Naturally, you have to take the story past where you found it; you can't simply reiterate the sordid details of the case, even though Disney often seems capable of cranking out a pretty good Dog on its own. Somehow, you have to make the story even more ludicrous than what our friends at the magic factory have already supplied. If you're stumped for a workable angle, do what any self-respecting creative-writing teacher would propose and draw from your own life. You recently got engaged, didn't you?

Yes, I was recently engaged. But what does that have to do with Mickey groping a 9-year-old? You're losing me, Steve.

On the outside, you're right; the two have nothing to do with each other. On the inside, the parallels are as endless as your foul imagination can sustain. When your position as Orlando's most bile-choked comedic voice makes a ruin of your personal relationships – and believe you me, it will – you'll cherish the ongoing chance to take surreptitious revenge in print. Fill in the juicy "backstory" that Mickey and the tot once had a torrid affair, revealing that the latter's lawsuit is really based on alienation of affection, not emotional distress. The readers will love it, and only your now-estranged sweetie will know that "The philandering rat dropped its prey like yesterday's Edam" translates into "I can make your life a living hell for as long as you dwell within the I-4 corridor, you lying sonofabitch, you!"

In this respect, you enjoy one advantage I don't: You're a woman, and readers respond better to the invective of a lady scorned than its masculine counterpart. But if taking advantage of your femininity offends you, you can do a 180-degree turn and play up your Hispanic background instead.

See how smoothly I worked in that ethnic slur? It's another perk of the job. Insult all the societal subgroups you like, and people will just think that you're dishing out neo-liberal irony, when you're really every bit as bigoted as a radio station's morning-zoo crew.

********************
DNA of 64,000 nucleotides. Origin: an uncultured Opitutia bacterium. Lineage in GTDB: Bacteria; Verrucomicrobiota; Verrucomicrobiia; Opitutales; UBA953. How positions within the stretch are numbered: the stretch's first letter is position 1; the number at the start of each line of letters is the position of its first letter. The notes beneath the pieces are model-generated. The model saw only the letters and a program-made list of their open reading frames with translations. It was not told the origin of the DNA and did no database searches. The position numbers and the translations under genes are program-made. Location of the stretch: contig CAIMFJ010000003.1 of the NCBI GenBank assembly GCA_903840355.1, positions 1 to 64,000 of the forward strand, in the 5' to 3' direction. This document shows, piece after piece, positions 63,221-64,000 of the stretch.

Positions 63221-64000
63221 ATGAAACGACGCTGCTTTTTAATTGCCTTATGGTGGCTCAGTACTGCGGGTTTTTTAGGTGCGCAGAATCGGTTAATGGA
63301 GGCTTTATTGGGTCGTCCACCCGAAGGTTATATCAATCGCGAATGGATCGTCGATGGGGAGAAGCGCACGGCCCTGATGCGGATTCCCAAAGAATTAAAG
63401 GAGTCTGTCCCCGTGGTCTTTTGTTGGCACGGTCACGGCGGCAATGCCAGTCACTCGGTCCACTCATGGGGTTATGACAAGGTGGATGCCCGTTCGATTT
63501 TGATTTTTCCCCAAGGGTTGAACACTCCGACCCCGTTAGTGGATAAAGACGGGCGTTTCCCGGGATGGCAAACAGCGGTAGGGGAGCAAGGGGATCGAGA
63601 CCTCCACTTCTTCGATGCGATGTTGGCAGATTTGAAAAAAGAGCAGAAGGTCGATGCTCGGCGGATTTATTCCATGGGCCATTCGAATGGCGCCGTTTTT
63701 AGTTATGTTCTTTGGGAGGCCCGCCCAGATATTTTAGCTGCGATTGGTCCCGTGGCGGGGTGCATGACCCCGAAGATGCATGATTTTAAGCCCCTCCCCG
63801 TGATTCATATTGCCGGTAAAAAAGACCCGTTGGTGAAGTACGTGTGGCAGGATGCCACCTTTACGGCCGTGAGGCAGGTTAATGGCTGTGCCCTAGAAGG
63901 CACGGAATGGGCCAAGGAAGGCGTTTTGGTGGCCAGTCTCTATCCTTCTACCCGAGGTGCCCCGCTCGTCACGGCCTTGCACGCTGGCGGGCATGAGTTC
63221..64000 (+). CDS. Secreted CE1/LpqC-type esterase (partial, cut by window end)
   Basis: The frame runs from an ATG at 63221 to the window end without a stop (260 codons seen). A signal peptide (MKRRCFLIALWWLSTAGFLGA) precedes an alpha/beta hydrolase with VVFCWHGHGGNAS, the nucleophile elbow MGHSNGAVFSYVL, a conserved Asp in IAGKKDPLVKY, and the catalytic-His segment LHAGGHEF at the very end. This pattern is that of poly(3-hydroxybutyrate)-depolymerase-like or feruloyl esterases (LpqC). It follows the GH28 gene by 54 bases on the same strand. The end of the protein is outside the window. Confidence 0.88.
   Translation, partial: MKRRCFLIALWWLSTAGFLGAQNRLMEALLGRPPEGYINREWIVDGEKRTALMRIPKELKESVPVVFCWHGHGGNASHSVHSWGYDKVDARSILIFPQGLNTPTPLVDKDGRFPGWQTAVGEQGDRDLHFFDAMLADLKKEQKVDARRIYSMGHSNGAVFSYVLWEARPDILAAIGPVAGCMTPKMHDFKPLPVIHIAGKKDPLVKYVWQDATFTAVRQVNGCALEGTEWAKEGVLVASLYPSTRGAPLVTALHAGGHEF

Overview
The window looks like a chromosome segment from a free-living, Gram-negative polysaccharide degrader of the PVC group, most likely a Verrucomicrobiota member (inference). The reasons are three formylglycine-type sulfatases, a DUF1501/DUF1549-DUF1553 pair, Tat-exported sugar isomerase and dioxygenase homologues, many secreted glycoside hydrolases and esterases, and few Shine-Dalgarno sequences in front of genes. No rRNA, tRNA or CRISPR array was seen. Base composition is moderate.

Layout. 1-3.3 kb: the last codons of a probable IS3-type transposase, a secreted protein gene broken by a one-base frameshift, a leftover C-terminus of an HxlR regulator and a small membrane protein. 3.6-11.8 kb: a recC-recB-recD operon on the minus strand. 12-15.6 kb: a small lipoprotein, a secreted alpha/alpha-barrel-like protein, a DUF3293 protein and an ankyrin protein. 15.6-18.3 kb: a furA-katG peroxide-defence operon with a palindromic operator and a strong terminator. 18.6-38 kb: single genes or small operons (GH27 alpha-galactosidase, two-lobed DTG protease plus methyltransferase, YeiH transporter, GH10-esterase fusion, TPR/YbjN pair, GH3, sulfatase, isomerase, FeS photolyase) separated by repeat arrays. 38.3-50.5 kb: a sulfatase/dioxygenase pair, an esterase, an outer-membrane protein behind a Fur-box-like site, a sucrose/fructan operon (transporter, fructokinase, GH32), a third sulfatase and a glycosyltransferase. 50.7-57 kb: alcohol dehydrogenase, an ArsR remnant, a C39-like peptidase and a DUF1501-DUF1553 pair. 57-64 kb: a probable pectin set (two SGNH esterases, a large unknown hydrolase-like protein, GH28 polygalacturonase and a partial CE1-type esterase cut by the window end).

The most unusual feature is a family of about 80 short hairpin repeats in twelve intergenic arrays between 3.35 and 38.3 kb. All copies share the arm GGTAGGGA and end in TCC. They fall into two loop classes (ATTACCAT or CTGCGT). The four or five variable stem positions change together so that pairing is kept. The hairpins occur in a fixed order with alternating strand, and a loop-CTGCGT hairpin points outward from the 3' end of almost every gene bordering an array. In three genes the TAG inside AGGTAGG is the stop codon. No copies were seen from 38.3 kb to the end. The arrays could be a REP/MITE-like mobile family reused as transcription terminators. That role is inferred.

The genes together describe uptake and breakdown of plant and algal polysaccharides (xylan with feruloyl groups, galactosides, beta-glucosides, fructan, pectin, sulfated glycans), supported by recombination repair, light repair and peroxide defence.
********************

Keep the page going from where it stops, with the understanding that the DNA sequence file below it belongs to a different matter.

Let me see if I'm getting this. In order to have a successful column, I need to slur ethnic subgroups, exploit my heritage for popularity, shatter the innocence of a molested 9-year-old and publicly humiliate all those who've wronged me?

Right on the money. But don't forget the crucial role that plagiarism plays, too. For instance, have you noticed that this entire column is eerily similar to a "Shouts & Murmurs" piece that was published a few months ago in The New Yorker and a "Savage Love" that ran last week in this very newspaper? Well, your readers won't! They're too weakened from shotgunning malt liquor to get more than four pages into our publication from either end, much less crack open a periodical that requires genuine reading skills.

That brings up the final issue of style. Once you've established that your audience knows nothing of Christopher Buckley or Dan Savage, you can safely indulge the unlikely combination of profligate vocabulary and middle-school profanity that'll make your column truly sizzle. Shakespeare's Polonius said that brevity is the soul of wit, but the historical record shows that Polonius didn't have to fill a two-thirds-page editorial hole every week. You should feel free to let sentences go on for entire paragraphs, secure in the knowledge that nothing's funnier than a gag that reads like an excerpt from an FAMU commencement speech – except maybe a commencement speech that incorporates the term "analingus" suddenly and without warning.

Oh, and Leigh? There's one more thing.

Yes? What is it?

Set aside the first five minutes of every day to search Google News for the words "Pearlman, Lou." Trust me, you'll be saving yourself about six months' worth of work.